This column may seem political, it isn’t. This is where we make our decisions. It’s about how we hold our views. It’s about how we convince and how we try to manipulate. It’s about the common mistakes we make that need to be recognized and ignored. Although many of the examples are political, the gist of this piece addresses the gist of our decision-making and if we are to solve wages, climate, social justice, transportation, childcare, or a host of other problems that affect our business and society overall, we need to start now to do these things.
We need to redefine culture to make decisions about how to make healthcare more affordable, how to build more affordable housing, and how to cool the ecosystem, yet we are so divided that we cannot even start the conversations we are having have to . I hope that what is described below will be heard, taken into account, and ultimately accepted by everyone who reads this.
Abolish the fallacy of the birds of a feather
In the stories that create the most outrage on social media and political “news” programming, what I call the Birds of a Feather fallacy is common. It goes like this: “Look at this ridiculous person (or mean person or unhealthy person or morally empty person), he’s a member of the Pragmatic Party, and so everyone in the Pragmatic Party supports it.” It’s about taking an outlier of a group and painting the entire group with that broad brush. And it’s ridiculous. Still, I see it on the news and social media every day. We don’t do this with other groups, but we do this all the time for political parties to encourage divisions and get more views and clicks. If an instructor is stopped for speeding, we are not saying that all instructors are unsafe drivers. When a plumber overcomes an addiction, we’re not saying that all plumbers are addicts. But if AOC or Gaetz say something unpleasant, their entire party is painted with it.
Now let me say I am not responsible for what any other director of the Chamber of Commerce is doing in the state. Nor am I responsible for what other columnists write in this article. Nor am I responsible for what other chubby white men say. Please do not paint me with views presented by others I am occasionally with but which do not represent me (and neither should we do that for others).
Ignore polls in a vacuum
71% of people want to see a minimum wage of $ 15, according to recent polls. “Really?” In a vacuum poll, I’m surprised it’s that low. It’s no different than asking, “Would you like to get a new car?” Of course you would in a vacuum. What if I told you that the new car has an excise tax and license plate of $ 3,000 per year, and the car runs on a special type of gasoline that costs $ 9 per gallon? Still want the free new car?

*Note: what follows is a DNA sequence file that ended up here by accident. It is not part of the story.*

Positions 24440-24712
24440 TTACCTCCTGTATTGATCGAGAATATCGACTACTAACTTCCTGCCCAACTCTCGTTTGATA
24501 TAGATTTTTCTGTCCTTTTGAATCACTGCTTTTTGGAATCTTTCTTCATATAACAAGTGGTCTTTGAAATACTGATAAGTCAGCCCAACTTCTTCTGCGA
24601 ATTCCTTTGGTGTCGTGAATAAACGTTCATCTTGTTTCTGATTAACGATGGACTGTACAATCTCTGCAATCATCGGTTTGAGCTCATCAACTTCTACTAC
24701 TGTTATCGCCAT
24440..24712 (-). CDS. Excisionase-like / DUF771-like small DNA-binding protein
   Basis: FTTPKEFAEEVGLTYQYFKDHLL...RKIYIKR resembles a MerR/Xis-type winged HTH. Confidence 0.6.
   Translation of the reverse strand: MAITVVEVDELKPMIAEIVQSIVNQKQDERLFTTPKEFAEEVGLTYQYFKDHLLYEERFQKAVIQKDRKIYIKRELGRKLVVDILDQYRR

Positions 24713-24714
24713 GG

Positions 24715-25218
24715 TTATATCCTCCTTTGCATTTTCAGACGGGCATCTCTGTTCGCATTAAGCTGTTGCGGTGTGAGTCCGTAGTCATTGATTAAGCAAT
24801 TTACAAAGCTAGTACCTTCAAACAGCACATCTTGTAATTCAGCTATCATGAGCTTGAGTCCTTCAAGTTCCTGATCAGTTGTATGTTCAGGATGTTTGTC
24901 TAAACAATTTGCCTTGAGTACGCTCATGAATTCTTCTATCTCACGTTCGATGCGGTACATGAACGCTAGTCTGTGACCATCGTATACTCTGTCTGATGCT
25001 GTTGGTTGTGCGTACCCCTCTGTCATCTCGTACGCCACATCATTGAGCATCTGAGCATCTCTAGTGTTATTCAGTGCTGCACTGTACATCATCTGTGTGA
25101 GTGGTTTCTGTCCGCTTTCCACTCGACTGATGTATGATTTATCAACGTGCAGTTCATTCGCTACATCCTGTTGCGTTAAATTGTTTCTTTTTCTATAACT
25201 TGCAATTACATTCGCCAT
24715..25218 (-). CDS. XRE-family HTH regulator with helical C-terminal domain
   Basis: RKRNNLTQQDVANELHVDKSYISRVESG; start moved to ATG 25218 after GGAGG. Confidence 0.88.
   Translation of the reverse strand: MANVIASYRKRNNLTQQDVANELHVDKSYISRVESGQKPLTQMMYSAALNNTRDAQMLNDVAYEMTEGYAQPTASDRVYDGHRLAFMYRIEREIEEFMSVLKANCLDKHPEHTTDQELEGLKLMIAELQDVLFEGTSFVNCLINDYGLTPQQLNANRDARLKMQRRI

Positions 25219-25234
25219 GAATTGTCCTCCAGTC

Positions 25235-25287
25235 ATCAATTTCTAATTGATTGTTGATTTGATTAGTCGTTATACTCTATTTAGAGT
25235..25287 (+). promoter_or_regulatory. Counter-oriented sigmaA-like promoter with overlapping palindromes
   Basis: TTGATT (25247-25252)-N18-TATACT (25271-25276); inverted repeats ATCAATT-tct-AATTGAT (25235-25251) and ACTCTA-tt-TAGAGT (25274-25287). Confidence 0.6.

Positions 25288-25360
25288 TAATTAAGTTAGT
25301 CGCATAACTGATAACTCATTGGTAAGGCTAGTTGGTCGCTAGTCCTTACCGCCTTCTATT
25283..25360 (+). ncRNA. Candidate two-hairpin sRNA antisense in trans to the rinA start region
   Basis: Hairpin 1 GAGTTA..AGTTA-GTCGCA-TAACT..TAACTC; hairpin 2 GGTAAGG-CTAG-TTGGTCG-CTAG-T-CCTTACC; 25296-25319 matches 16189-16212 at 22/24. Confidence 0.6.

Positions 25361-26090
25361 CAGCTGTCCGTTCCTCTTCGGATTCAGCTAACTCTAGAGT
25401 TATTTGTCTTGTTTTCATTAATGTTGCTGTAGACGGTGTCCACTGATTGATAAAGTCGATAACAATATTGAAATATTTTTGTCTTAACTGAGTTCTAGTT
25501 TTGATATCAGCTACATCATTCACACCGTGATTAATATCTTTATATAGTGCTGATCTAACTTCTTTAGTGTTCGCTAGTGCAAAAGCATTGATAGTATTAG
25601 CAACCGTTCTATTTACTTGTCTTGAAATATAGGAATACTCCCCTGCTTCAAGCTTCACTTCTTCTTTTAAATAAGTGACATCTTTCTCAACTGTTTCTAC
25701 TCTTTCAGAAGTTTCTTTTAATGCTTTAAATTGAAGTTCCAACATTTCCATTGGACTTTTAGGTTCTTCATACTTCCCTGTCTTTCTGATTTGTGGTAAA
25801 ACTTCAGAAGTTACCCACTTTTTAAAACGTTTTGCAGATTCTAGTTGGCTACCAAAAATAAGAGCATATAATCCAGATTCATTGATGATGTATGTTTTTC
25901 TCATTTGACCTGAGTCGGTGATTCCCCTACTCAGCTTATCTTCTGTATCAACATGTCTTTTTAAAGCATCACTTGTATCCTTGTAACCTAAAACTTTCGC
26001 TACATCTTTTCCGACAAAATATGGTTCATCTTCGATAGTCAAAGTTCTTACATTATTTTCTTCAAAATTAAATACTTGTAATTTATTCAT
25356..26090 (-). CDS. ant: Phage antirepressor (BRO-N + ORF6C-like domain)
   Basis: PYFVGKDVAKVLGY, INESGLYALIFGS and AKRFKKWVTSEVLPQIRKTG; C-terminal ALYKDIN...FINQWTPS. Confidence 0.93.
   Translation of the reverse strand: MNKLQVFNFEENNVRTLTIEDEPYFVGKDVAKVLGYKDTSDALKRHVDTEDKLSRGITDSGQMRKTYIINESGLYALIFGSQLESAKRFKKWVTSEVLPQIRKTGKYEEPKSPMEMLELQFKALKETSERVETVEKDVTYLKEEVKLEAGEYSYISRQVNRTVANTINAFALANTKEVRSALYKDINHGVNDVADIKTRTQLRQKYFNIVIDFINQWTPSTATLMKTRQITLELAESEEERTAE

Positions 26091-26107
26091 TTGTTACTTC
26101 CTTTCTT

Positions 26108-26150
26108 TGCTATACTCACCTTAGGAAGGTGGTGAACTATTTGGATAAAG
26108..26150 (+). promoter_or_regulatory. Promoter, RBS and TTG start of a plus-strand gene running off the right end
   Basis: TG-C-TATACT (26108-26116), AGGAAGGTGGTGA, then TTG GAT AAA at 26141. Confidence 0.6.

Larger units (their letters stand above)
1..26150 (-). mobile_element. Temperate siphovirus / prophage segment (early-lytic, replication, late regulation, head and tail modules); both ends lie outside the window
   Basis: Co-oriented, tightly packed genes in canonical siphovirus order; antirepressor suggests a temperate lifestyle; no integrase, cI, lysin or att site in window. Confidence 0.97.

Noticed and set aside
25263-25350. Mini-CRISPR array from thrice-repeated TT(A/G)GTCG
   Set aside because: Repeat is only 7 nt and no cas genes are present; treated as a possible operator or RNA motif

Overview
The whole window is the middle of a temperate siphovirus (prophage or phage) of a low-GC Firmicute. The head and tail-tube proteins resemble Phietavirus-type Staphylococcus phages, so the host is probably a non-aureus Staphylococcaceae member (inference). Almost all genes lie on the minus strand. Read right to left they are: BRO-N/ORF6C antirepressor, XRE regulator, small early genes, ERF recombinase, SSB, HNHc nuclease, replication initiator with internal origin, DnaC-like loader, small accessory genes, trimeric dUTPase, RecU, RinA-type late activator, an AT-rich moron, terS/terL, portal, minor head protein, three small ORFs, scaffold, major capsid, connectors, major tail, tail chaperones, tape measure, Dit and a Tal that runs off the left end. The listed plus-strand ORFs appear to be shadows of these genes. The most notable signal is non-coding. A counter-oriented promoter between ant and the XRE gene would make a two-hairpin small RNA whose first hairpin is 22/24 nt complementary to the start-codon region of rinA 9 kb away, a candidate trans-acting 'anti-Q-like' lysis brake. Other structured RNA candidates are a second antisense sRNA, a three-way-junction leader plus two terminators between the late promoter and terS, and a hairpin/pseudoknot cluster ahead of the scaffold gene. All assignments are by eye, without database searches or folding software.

What if the question was, “Do you support a $ 15 minimum wage that increases wages for those who remain employed, but 20% will lose their jobs and another 40% will cut their hours?” The point is that questions about political polls are meaningless outside of the consequences of the real world.
Here is my favorite example. 69% of people are in favor of medication for everyone. Maybe you are too. But how does it compare to the Beveridge model for healthcare? Or the Bismarck model? Or the Simmons model? What do you like about the drug for everyone that you don’t like about these other systems? Oh, you don’t know anything about the others. Beveridge is the British system, The Bismarck is closer to our system, and the Simmons model is a fictional name I created but you probably didn’t know that. And that’s the point. We’re pretending these surveys make sense if they really just say people want to make more money and pay less for health care, and dare I say we knew that before we asked the question because everyone wants to .
Stop talking passively in the third person
As a chamber director, I regularly take part in nationwide business roundtables and panels on business topics. They’re extremely valuable and eye-opening, but I’ve encountered a real problem with third parties lately. We are a big state in terms of hectares, but a small state in terms of people – and when it comes to the problems that state is facing, there is no “they”, there is just us.
I had a call to business leaders and lawmakers last week, and people weren’t responsible for finding solutions – they just realized that solutions were needed. When lawmakers and corporate officials speak of more than five dozen of the state’s most powerful corporations in third person, who exactly do they call problem solvers?
We are the ones we’ve been waiting for
It’s a raw deal, but we have to give more. More time, more money and more effort. Why? Because every generation before us gave reasons why they didn’t have time to solve these problems. Think about it, childcare was hard to come by 35 years ago when my people needed a babysitter. Health care has always been expensive. These problems were never resolved. Now they are our problems, and at least I don’t want to make them our children’s problems because we haven’t found time to solve them either.
Next week I’ll be making a few more observations on how we can cut out the things that don’t help us so that we can more easily find change. This topic is at the core of how we compromise and listen to each other, and we need it so badly these days. Side note: Thanks to those who read up on last week’s column. I really appreciated our conversations about wages.
Cory King is the executive director of the Southern Midcoast Maine Chamber.